PBL · student engagement

spark interest with a powerful launch

Kicking off a lesson in a way that engages students is a classroom necessity, in my opinion.

This Cult of Pedagogy post offers a very thoughtful look at those all-important Anticipatory Sets and how to get the most out of them.

When it comes to a PBL unit, the Anticipatory Set is more of a project launch, known as the Entry Event.  One of my favorite “view from the classroom” videos that shows a terrific example of how this might be done is this video from teachingchannel.org:

Even if you don’t teach older students, doesn’t their approach get you thinking? I love the humor of it and the reaction of their students gets me every time.

Last summer, some teachers I worked with in South Carolina got excited about using the below clip from Toy Story 3 to launch a beginning of the year project focused on involving the students in setting behavior expectations. I loved the idea and used it with my own students in the fall to kick off our discussions about what kind of classroom environment was important to us. It started the discussion with some laughter and helped emphasize that a talk about rules could also be fun.

If you go to YouTube to view the video, you’ll see some of the other videos I used with the class when we moved on to what we wanted our class rules/expectations to be. A clip from Kindergarten Cop was also a big hit.

For our current PBL unit, we are focusing heroes – the well-known ones who’ve impacted the world, as well as the everyday heroes who might live in our communities. As a launch for this project, I wanted to spark discussion about what makes a person a hero. I gathered up a bunch of biographies, autobiographies, and stories about heroes from our school and classroom libraries and spread them out on the tables in our classroom. Here are a few of the tables:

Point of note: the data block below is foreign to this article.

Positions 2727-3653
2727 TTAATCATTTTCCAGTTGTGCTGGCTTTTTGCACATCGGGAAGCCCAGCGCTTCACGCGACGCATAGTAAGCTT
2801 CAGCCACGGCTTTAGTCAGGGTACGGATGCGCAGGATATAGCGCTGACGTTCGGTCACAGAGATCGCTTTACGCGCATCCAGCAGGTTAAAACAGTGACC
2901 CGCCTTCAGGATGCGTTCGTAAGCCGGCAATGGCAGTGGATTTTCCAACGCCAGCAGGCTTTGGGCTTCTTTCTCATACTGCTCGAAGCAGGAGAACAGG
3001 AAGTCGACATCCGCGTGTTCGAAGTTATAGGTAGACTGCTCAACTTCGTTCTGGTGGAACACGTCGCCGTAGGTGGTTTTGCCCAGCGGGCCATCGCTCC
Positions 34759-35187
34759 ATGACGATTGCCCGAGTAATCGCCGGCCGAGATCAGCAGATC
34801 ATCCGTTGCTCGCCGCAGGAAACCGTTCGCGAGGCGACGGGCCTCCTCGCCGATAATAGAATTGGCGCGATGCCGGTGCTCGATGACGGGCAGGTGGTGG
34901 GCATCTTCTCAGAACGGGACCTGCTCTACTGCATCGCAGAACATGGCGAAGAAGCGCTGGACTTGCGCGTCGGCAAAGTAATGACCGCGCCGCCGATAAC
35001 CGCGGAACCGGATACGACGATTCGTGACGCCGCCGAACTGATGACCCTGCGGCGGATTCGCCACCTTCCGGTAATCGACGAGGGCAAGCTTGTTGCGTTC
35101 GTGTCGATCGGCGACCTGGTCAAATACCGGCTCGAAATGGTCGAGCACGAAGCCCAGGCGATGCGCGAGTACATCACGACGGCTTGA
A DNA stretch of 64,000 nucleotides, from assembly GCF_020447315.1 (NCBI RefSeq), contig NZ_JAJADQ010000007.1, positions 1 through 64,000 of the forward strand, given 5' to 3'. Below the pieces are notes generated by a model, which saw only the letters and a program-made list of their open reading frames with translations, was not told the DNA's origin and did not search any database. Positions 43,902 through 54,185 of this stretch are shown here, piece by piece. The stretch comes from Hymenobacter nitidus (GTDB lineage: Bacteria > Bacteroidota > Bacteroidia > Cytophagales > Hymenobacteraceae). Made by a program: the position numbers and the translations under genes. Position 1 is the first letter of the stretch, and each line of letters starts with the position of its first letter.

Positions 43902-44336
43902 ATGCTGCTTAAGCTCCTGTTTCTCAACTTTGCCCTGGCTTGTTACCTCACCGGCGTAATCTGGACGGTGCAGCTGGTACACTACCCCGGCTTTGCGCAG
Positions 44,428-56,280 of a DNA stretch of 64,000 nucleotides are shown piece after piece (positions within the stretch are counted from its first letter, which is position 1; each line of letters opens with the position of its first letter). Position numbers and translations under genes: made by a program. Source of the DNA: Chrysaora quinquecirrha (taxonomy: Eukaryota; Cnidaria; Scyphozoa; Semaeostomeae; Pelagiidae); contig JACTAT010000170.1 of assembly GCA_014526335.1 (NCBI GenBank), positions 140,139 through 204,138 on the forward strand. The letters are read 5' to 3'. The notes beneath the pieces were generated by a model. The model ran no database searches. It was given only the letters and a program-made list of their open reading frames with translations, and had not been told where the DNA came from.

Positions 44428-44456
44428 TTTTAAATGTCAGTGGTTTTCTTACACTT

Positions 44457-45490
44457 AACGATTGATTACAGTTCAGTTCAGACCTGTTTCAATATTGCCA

When the kids came into the room, they immediately wanted to know about the books and check them out. I ushered them over to our meeting space and made a big deal about them not going near the tables or touching the books. “Don’t even look at them!” I implored.

Once they were all seated on the rug with their backs to the tables, I had them get knee-to-knee with a partner. I asked them, “What is a hero?” and had them discuss it with their partner. After a couple of minutes, they got knee-to-knee with someone else and discussed the same question. We shared some thoughts with the whole group and then watched this video:

After a bit more discussion, I sent them out to the tables where the books were displayed. I told them that I’d like them to think about what kind of heroes they are most interested in. “If you come across a book that grabs your attention,” I said, “write it down. And if a book makes you think about something else you’d like to explore, write that down too!” Armed with sticky notes, they dug into the books and talked excitedly about them. Every 5 minutes or so, I had them rotate to the next table until they had visited them all.

The Anticipatory Set isn’t only important at the start of a unit of study. It can keep engagement high and reignite that excitement throughout. When we got to the part of the unit where I wanted to shift the discussion to local heroes we could recognize, I used this Kid President video. It was a great way to get them thinking about heroes on a more personal level. And who doesn’t love Kid President?

What do you use to engage students at the start of a PBL or unit of study?

 

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